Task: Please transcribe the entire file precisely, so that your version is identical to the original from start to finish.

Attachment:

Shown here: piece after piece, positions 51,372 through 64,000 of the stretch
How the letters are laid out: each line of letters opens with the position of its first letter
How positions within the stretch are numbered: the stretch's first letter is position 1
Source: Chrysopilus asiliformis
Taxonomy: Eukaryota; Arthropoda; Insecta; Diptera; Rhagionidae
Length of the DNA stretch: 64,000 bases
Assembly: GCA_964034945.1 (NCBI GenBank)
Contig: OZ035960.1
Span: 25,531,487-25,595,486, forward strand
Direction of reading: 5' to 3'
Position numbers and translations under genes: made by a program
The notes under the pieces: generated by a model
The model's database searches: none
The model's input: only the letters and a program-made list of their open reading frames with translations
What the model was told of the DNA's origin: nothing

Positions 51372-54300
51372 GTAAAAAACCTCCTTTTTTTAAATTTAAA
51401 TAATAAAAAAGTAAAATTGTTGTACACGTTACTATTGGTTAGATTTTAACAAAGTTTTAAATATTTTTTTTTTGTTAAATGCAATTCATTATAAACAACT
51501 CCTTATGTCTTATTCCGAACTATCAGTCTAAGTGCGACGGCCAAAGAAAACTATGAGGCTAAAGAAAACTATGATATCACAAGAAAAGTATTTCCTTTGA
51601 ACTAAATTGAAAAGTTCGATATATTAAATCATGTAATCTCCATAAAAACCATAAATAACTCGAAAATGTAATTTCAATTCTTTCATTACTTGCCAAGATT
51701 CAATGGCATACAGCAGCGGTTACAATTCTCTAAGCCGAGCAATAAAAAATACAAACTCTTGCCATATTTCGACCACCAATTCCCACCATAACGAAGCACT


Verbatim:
Shown here: piece after piece, positions 51,372 through 64,000 of the stretch
How the letters are laid out: each line of letters opens with the position of its first letter
How positions within the stretch are numbered: the stretch's first letter is position 1
Source: Chrysopilus asiliformis
Taxonomy: Eukaryota; Arthropoda; Insecta; Diptera; Rhagionidae
Length of the DNA stretch: 64,000 bases
Assembly: GCA_964034945.1 (NCBI GenBank)
Contig: OZ035960.1
Span: 25,531,487-25,595,486, forward strand
Direction of reading: 5' to 3'
Position numbers and translations under genes: made by a program
The notes under the pieces: generated by a model
The model's database searches: none
The model's input: only the letters and a program-made list of their open reading frames with translations
What the model was told of the DNA's origin: nothing

Positions 51372-54300
51372 GTAAAAAACCTCCTTTTTTTAAATTTAAA
51401 TAATAAAAAAGTAAAATTGTTGTACACGTTACTATTGGTTAGATTTTAACAAAGTTTTAAATATTTTTTTTTTGTTAAATGCAATTCATTATAAACAACT
51501 CCTTATGTCTTATTCCGAACTATCAGTCTAAGTGCGACGGCCAAAGAAAACTATGAGGCTAAAGAAAACTATGATATCACAAGAAAAGTATTTCCTTTGA
51601 ACTAAATTGAAAAGTTCGATATATTAAATCATGTAATCTCCATAAAAACCATAAATAACTCGAAAATGTAATTTCAATTCTTTCATTACTTGCCAAGATT
51701 CAATGGCATACAGCAGCGGTTACAATTCTCTAAGCCGAGCAATAAAAAATACAAACTCTTGCCATATTTCGACCACCAATTCCCACCATAACGAAGCACT